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Blog: Blog2

When My Daughter Defined My Role

I'm not her teacher, I'm her mom. My daughter has made this clear over the last year.

Our schools shut down on Friday, March 13, 2020. On Monday, March 16th I had lesson plans and a home learning schedule ready to go (yes, type A). I quickly slipped back into my teacher pants. This time instead of twenty 3rd graders, I had one 1st grader. But I knew it was going to be the toughest class I’d ever taught.

Her world had just been stripped out from her with little explanation. I was determined to keep things as "normal" and consistent as possible given the situation we (all) were in.

I was juggling my day job which consists of meetings back to back each hour, but I was determined to fill the teacher void in my 7 year old's life. (I will not go into the details on why there was a void, absolutely no teacher interaction for 7 weeks...yep). I wanted her to continue to love school. We set up tickets & rewards, phonics & math time, recess, science, PE, art.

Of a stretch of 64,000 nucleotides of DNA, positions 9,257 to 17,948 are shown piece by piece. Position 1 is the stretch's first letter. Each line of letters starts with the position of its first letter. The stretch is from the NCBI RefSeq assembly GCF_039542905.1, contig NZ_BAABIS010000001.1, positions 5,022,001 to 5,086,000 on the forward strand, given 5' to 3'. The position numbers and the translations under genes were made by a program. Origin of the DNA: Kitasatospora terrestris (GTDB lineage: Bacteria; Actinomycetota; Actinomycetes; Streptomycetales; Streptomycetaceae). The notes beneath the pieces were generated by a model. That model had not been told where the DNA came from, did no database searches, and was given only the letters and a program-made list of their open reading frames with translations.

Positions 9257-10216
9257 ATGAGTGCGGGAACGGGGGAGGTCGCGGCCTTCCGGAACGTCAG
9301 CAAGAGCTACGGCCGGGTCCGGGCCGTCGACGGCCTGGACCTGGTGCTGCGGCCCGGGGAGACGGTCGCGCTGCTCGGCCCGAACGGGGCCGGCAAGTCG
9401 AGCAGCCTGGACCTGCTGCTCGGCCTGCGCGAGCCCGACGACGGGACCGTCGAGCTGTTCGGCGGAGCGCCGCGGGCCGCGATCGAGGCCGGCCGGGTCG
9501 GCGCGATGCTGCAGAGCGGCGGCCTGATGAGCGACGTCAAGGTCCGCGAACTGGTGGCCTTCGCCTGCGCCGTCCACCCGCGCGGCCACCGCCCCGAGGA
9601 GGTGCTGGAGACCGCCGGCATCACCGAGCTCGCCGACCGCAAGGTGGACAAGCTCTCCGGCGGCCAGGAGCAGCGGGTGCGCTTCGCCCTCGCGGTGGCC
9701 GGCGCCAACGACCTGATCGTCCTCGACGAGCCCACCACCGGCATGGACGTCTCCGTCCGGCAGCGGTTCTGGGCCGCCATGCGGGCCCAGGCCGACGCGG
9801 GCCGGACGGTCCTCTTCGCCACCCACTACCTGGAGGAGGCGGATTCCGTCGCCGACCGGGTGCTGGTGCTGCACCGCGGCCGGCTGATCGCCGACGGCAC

She was excited to play school. Until she realized I wasn't playing. I was serious. Don't get me wrong, we had a ton of fun. We did projects and 'field trips' and nature walks, but I was still pretty serious when it came to reading instruction. She was there- ready to read. She was reading like a 1st grader should. Sounding out words. I knew I needed to keep the momentum going. But, then as quickly as we had started, it quickly ended. She was done.

She was done with reading. She was done with school. She was done with her teacher- me.

I don't blame her. It was all super overwhelming. My attempt to keep her in that school routine was great at first, but then it got old. She wanted her mommy back, full-time, 100%.

We both learned so much from this experience. Now, when I want to teach her the rules to her spelling words, I ask first. Can I teach you something? If she says yes, then my teacher hat goes on, if she says no, she gets a Mommy hug.

It’s been a great lesson and reminder to us all. They need their mommies. My role in my daughter's life will always be Mom, because that is how she defines me and exactly what she deserves.


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